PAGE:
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I'm sure this has been asked before but I'm not even really sure what the terms I am looking for are.

I have a branch structure that looks like this:

startoftime -> A -> B -> C -> D (master head)
                    -> X -> Y (feature1 head)(tag T)
                    -> Q -> R (feature2 head)

Essentially I created two feature branches from commit B and did development in them. The head of one of them has a tag on it that reflects its overall history from the original root. Now I want to fold them back into master, but ideally I'd like them to appear in the history before the new stuff on master, not after, so leaving the current master head where it is. Ideally I'd like this:

startoftime -> A -> B -> X -> Y -> Q -> R -> C -> D (master head)
                            (tag T)

What are the concepts or commands I should be looking at here?

There is a suggestion that rebase might be what I'm after here. All three of these branches have been pushed to my remote already, although I can guarantee that no one but me has pulled from it/checked it out. Can I still use rebase?


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2 Answers 2

up vote 3 down vote accepted

Rebases aren't an issue as long as no one else has used your branches. Doesn't matter if it's "remote" or not. You'll just have to use --force the next time you do a push.

That being said, I'd like to encourage you to reconsider just using a merge. Your history will still show the timeline of when the features were developed, but it will also more accurately reflect the history of you working in parallel, as well as when you integrated it into your master branch. If you do a rebase, your current Q will be different than Q was when you were originally working on it, possibly to the point where it doesn't work like you expect if you ever have to go back to it. Also, it makes it easier to remove feature1 or feature2, should it be required for some reason.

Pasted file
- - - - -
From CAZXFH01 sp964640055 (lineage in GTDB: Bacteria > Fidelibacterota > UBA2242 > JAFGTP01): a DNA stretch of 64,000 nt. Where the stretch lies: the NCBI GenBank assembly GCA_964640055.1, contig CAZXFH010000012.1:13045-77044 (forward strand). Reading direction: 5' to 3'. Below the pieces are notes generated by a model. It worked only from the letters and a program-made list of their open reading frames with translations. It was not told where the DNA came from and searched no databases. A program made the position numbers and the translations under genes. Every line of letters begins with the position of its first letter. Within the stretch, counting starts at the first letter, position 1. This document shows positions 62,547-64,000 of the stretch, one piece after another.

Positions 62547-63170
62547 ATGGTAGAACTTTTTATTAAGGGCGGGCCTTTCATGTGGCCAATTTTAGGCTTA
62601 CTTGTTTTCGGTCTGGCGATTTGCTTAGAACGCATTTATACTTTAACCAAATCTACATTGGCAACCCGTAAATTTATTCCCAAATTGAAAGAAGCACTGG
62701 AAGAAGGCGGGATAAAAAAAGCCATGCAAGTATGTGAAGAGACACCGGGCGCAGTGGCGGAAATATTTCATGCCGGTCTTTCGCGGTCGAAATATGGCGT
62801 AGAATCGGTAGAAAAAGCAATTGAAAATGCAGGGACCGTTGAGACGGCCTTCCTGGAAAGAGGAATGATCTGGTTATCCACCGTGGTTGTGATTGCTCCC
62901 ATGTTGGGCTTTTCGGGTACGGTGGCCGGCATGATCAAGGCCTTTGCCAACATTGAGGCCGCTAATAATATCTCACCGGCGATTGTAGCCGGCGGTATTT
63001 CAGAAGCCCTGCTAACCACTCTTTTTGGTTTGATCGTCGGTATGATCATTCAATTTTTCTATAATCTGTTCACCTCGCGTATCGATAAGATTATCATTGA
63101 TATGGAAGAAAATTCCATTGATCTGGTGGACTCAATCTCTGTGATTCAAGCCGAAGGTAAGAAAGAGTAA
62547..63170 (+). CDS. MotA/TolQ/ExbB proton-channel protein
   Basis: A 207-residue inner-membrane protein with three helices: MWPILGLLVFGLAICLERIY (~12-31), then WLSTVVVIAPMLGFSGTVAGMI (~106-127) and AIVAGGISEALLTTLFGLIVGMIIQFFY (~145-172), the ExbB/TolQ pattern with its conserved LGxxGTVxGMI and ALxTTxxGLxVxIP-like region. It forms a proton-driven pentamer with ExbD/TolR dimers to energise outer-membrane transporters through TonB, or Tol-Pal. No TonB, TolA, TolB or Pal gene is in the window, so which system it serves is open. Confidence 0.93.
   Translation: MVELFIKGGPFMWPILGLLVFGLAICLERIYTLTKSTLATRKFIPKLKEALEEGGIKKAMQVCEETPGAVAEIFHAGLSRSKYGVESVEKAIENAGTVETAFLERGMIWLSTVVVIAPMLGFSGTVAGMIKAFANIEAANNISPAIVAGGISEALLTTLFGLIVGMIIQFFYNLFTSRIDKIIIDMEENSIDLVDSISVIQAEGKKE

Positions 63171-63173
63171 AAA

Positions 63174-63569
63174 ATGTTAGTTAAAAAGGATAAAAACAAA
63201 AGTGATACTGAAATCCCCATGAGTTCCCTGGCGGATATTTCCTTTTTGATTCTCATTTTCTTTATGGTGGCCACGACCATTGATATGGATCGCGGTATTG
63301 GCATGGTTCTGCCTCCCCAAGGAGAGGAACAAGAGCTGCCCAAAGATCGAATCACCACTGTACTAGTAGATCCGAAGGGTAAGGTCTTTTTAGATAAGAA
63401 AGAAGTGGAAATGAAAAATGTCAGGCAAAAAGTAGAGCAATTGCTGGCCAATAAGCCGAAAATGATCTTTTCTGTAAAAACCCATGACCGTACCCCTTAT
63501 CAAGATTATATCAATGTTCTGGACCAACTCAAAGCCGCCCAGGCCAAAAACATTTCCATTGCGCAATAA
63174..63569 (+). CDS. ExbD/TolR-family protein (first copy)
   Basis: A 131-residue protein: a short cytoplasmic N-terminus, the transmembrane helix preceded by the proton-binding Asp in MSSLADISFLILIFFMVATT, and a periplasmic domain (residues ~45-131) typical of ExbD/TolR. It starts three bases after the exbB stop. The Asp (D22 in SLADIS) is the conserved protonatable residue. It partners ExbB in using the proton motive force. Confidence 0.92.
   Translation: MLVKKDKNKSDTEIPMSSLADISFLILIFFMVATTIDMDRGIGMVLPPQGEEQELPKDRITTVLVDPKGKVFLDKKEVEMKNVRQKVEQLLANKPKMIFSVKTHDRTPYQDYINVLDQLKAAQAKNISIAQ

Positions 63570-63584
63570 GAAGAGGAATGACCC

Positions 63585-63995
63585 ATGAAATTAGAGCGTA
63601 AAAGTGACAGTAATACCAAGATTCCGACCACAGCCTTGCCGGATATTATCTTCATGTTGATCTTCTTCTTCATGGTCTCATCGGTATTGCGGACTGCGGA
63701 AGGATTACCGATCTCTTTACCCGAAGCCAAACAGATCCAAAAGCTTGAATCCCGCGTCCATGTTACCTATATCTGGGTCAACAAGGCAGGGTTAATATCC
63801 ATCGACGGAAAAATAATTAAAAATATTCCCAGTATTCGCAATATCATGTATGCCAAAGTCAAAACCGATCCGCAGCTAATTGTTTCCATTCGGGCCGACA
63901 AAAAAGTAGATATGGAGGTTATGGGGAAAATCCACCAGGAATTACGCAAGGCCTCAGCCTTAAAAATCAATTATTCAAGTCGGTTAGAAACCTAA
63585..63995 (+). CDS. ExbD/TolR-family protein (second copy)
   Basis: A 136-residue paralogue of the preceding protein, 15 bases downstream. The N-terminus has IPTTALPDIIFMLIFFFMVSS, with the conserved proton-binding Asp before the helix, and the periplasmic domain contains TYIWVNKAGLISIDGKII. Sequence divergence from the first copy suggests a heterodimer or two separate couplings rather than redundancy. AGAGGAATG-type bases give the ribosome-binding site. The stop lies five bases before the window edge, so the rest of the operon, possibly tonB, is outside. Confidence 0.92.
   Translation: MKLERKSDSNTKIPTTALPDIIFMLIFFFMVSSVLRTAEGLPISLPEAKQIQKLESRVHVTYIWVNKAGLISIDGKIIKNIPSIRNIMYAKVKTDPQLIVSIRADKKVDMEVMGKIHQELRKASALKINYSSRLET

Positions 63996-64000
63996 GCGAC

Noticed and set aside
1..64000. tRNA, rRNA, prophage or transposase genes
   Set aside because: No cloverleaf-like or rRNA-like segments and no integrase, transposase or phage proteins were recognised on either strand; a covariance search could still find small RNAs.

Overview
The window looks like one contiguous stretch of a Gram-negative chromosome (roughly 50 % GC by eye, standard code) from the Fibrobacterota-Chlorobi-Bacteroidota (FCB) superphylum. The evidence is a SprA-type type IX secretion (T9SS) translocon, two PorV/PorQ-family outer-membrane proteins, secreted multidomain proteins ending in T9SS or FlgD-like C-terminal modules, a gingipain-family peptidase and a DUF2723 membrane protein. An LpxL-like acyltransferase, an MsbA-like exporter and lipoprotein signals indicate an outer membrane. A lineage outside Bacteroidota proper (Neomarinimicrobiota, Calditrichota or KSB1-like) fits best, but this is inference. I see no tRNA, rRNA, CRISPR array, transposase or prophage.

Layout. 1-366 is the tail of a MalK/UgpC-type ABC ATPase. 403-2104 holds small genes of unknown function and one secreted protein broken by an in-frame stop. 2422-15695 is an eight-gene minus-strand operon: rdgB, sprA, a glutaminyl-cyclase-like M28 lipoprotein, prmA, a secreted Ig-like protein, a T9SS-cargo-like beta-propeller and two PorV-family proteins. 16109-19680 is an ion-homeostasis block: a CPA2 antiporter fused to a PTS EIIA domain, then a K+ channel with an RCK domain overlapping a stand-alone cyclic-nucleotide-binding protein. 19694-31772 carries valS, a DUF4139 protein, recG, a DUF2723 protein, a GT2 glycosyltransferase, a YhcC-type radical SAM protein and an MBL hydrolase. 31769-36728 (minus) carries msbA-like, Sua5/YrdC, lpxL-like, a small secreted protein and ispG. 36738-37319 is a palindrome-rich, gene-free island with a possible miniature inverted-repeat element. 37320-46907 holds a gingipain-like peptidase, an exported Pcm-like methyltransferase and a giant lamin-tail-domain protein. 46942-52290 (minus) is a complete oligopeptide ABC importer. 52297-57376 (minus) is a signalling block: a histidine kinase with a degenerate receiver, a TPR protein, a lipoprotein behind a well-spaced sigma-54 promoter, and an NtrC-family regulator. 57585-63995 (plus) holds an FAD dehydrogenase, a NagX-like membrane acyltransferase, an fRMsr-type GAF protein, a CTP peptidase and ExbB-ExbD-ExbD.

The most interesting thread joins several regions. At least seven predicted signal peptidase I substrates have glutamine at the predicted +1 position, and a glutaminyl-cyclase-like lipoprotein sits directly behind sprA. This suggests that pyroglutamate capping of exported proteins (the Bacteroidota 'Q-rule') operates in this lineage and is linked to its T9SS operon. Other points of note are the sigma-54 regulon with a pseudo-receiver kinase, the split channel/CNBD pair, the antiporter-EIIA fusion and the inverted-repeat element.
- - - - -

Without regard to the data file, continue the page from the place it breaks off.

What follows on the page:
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Thanks Karl. This makes sense. I've edited the above to note the presence of a tag on Y that I'd like to be able to get back to if I need to. I suppose this would still exist if that branch that contains Y continues to live on. So am I merging into master's HEAD? Or can I merge into the middle of its history earlier than the previous commits? –  Ben Zotto May 10 '11 at 21:46
@quixoto, yeah you would normally merge into master's HEAD. Your changes will still show earlier in the log, but you'll have merge commits that show when you did the integration. –  Karl Bielefeldt May 10 '11 at 22:28
Karl, thanks. I've taken your advice. Can I safely get rid of the development branches if I want to, preserving the commit history that I now see on master? Or do the merged commits "rely" on the commits that are still on the branch? Thanks. –  Ben Zotto May 10 '11 at 23:46
@quixoto, you can safely delete branches that have been merged in. If you use a small d in git branch -d feature1 it will refuse to work unless it is safely merged in. When you delete the branch it just deletes the pointer to its last commit. The commits themselves remain. –  Karl Bielefeldt May 11 '11 at 0:11

Just to be complete (and I agree with karl Bielefeldt's answer), a solution using rebase would be:

git checkout feature2
git rebase feature1
git checkout master
git rebase --onto feature2 B D

(See here for an example of git rebase --onto)

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